Budget 2023: Capital expensing
The Treasury have announced a number of changes to the capital allowances rules that are perhaps designed to make eye-catching headlines but which, in reality, amount to little more than maintaining the status quo for the majority of businesses.
Annual Investment Allowance
The current rules allow most businesses (whether trading as a company, partnership or sole trader) to deduct up to £1,000,000 of capital expenditure on qualifying plant and machinery against their taxable profits by claiming their Annual Investment Allowance (AIA). It was announced in the Autumn statement that the £1,000,000 is intended to be the new permanent limit, rather than it reducing to the £200,000 that was previously announced.
Full expensing of capital expenditure
The Chancellor has today announced a temporary measure to allow companies to fully deduct the cost of certain plant and machinery (or 50% if the expenditure falls into the “special rate” category of plant and machinery). This is in addition to the AIA and is expected to last for an initial period of 3 years until March 2026.
This scheme replaces the current “super-deduction” scheme that expires on 1 April 2023, which allows companies to deduct 130% of the cost of qualifying plant and machinery (or, again, 50% if the expenditure fell into the “special rate” category of plant and machinery).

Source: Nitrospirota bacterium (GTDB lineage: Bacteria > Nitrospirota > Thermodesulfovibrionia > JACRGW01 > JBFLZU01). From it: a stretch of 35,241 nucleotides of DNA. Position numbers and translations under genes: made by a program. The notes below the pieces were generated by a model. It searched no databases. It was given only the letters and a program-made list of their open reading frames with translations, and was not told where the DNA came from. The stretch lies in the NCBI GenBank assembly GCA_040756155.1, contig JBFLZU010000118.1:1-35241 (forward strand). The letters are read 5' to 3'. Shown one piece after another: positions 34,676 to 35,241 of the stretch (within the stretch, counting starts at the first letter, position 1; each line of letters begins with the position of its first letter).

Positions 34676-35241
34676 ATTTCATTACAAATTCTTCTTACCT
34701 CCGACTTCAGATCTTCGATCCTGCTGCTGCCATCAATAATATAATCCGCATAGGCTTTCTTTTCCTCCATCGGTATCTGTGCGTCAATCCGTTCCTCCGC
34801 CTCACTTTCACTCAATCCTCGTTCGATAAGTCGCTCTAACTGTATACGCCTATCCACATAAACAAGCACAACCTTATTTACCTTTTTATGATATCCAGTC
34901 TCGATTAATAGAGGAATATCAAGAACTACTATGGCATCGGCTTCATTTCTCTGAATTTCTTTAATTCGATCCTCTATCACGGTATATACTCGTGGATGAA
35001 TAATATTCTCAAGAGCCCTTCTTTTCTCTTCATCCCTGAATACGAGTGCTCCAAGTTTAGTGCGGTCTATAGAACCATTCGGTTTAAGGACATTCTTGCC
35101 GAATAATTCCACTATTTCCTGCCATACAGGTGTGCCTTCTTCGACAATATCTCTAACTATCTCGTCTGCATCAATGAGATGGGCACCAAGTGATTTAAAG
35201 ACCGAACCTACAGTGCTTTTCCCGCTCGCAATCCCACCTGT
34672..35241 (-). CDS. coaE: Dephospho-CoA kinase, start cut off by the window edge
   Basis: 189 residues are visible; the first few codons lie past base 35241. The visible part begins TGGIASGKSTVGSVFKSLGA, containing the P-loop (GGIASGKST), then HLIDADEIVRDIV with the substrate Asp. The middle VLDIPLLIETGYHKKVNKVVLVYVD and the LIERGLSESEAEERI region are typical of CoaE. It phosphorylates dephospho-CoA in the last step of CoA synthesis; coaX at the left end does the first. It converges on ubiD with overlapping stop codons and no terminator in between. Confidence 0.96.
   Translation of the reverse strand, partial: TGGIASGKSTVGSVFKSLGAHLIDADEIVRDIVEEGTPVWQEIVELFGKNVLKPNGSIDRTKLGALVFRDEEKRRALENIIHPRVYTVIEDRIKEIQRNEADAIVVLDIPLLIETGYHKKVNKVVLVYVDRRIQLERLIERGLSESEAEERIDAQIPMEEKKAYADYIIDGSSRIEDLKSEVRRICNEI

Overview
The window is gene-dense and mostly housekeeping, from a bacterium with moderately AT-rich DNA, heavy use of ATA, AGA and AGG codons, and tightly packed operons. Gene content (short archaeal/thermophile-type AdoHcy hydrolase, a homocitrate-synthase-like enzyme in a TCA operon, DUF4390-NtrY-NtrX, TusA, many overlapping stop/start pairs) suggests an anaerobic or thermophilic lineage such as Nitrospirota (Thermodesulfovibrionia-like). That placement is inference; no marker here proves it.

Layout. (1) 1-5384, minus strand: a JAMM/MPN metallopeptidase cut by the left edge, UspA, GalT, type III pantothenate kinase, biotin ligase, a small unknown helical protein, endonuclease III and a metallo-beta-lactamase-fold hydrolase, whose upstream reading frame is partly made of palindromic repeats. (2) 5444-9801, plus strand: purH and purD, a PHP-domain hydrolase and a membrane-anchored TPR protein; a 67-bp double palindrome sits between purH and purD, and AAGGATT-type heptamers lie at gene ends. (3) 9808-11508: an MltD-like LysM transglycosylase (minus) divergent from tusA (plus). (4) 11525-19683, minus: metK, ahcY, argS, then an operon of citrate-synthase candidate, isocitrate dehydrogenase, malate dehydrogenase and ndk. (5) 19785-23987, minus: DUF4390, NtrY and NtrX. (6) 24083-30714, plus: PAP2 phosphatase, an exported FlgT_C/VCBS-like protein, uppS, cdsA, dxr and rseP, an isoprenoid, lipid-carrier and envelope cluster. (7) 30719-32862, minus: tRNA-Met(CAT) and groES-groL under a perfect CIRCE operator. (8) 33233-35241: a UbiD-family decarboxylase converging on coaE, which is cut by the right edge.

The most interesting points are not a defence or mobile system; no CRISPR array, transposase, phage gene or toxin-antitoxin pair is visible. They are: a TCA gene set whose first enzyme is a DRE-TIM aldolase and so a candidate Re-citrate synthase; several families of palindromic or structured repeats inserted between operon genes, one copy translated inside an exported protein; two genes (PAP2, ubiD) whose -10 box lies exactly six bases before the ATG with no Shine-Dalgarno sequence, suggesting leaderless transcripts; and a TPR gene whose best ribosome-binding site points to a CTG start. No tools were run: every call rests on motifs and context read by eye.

While the change may appear to be a reduction in the benefit, from 130% to 100% of expenditure, this reduction is balanced against the general increase in the main rate of corporation tax. So, for a company paying the full corporation tax rate of 25% from 1 April 2023, expenditure of £100 would have generated tax relief of £24.70 (£130 x 19%) prior to 1 April 2023 and will now generate tax relief of £25 (£100 x 25%) from 1 April 2023.
The expensing of capital expenditure does not apply to all asset types. The scheme only applies to items that are “unused and not second hand” and also has the usual exclusions that apply to all first year allowance – mainly cars and items for leasing. It should also be noted that while the AIA applies to almost all businesses, the expensing of capital costs can only be claimed by companies.
The Chancellor announced the launch of a refocused Investment Zones programme aimed at the regeneration of areas in the Midlands and North of England, Scotland, Wales and Northern Ireland. These areas will benefit from tax reliefs as well as other fiscal support. In particular, companies investing in an Investment Zone will qualify for a 100% deduction for expenditure on plant and machinery together with a 10% annual deduction in respect of the cost of non-residential structures and buildings within the Zone.
These tax reliefs on capital expenditure are part of a package of tax incentives including relief from SDLT, Business Rates and Employer National Insurance Contributions for businesses within the Investment Zones.
If the Budget has raised any questions for you, book your place on our Budget question time webinar this Friday, 17 March at 9:30am.
Alternatively, if you would like further information, please get in touch with our team.
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